ScholarshipDinnerJohn Ahn (MS2) and scholarship donor Jamie French at the 2017 School of Medicine Scholarship Dinner.On October 27, the UAB School of Medicine celebrated the 12th Annual Scholarship Dinner, where scholarship donors dined with and got to know the medical students who benefit from their philanthropic investments. Selwyn M. Vickers, M.D., FACS, senior vice president and dean for the School of Medicine, welcomed the guests and thanked them for their generous support of the School’s medical students. He shared his personal experience as a medical scholarship recipient and the indelible impression it left on him – both relieving some of the heavy education debt burden and providing a sense of confidence.

EMSAP main photoEMSAP Director Dr. Gregory Pence talks with Early Medical School Acceptance Program students.Nearly 30 years ago in 1988 UAB accepted its first student into its Early Medical Acceptance Program. That student, Edward Yeh, is now a 46-year-old physician working in emergency medicine in Columbia, South Carolina. Three decades later, about 300 high school seniors have entered what has become one of the nation’s most prestigious B.S./M.D. programs.

dimickpic 2Alan R. Dimick, M.D., was honored by the UAB Retirees Association for his pioneering work in burn care and his service to UAB. The UAB Retirees Association (UABRA) honored Alan R. Dimick, M.D., at its May 15 meeting with a $5,000 gift to the Alan R. Dimick Burn Care Fund, which supports the work of the UAB Burn Unit. The UAB Burn Unit is a nationally recognized leader in the treatment of burn-related injuries. Its expert team is committed to providing the highest-quality patient care, educating the next generation of surgeons, and conducting groundbreaking research with the goal of advancing therapies for burn care.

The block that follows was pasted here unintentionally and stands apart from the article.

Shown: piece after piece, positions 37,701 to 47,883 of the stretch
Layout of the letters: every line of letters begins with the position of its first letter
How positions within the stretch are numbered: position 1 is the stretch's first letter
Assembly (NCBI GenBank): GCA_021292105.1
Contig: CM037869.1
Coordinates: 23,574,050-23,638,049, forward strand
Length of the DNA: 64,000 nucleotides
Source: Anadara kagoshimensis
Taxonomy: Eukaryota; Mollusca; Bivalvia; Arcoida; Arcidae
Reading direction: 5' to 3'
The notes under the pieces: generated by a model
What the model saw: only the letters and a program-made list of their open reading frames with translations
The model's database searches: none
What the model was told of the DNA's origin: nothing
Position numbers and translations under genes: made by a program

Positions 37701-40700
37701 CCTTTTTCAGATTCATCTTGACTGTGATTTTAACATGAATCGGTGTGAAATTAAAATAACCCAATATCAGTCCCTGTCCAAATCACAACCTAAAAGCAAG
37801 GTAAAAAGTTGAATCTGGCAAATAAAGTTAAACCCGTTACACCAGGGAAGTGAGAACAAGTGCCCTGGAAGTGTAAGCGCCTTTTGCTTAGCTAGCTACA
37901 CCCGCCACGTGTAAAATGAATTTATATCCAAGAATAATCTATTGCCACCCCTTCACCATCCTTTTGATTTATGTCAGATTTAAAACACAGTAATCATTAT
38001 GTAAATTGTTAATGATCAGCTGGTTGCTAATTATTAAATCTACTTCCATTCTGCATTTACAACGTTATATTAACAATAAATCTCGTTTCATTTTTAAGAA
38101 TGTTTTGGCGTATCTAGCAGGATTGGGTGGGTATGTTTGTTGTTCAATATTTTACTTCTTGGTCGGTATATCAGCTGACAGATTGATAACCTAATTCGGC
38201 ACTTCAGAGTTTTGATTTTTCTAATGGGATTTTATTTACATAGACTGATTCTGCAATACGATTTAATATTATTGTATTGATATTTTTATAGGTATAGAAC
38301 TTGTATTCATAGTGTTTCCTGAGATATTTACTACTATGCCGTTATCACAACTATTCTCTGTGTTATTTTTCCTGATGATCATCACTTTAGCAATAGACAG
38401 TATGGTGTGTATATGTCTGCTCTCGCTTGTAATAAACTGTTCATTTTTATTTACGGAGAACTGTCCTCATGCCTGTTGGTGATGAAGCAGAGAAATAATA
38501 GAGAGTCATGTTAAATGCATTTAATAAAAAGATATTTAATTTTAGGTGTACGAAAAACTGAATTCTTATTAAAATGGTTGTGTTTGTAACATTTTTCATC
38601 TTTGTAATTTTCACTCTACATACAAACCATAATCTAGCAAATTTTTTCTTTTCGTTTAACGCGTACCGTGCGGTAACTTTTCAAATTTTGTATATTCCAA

Neuroscience Roadmap ScholarsEach UAB Neuroscience Roadmap Scholar works closely with a research mentor. Here, scholar Lillian Brady (right) meets with neurobiology associate professor Lynn Dobrunz.Even though she possessed a bachelor’s degree in chemistry and a master’s in biotechnology, Lillian Brady felt that she didn’t fit into the booming field of neuroscience. “As an underrepresented student, it can be easy to get into the mind frame that you don’t belong,” says Brady, a graduate of Alcorn State University, a historically black university in southwest Mississippi.

But then the Jackson, Mississippi, native found a place where she fit in perfectly: UAB’s Neuroscience Roadmap Scholars program, which is designed to help engage and retain underrepresented graduate trainees—including ethnic minorities and students with disabilities—in the neuroscience workforce.

Read the full article on UAB Magazine's website. 

jerry jackson round 2Jerry W. Jackson, M.D., felt inspired to give to the UAB Division of Nephrology because it gave so much to him. One of the most pivotal moments of a doctor’s career comes when he or she chooses a specialty. School of Medicine 1972 alumnus Jerry W. Jackson, M.D., found his calling as an undergrad. He just didn’t know it yet.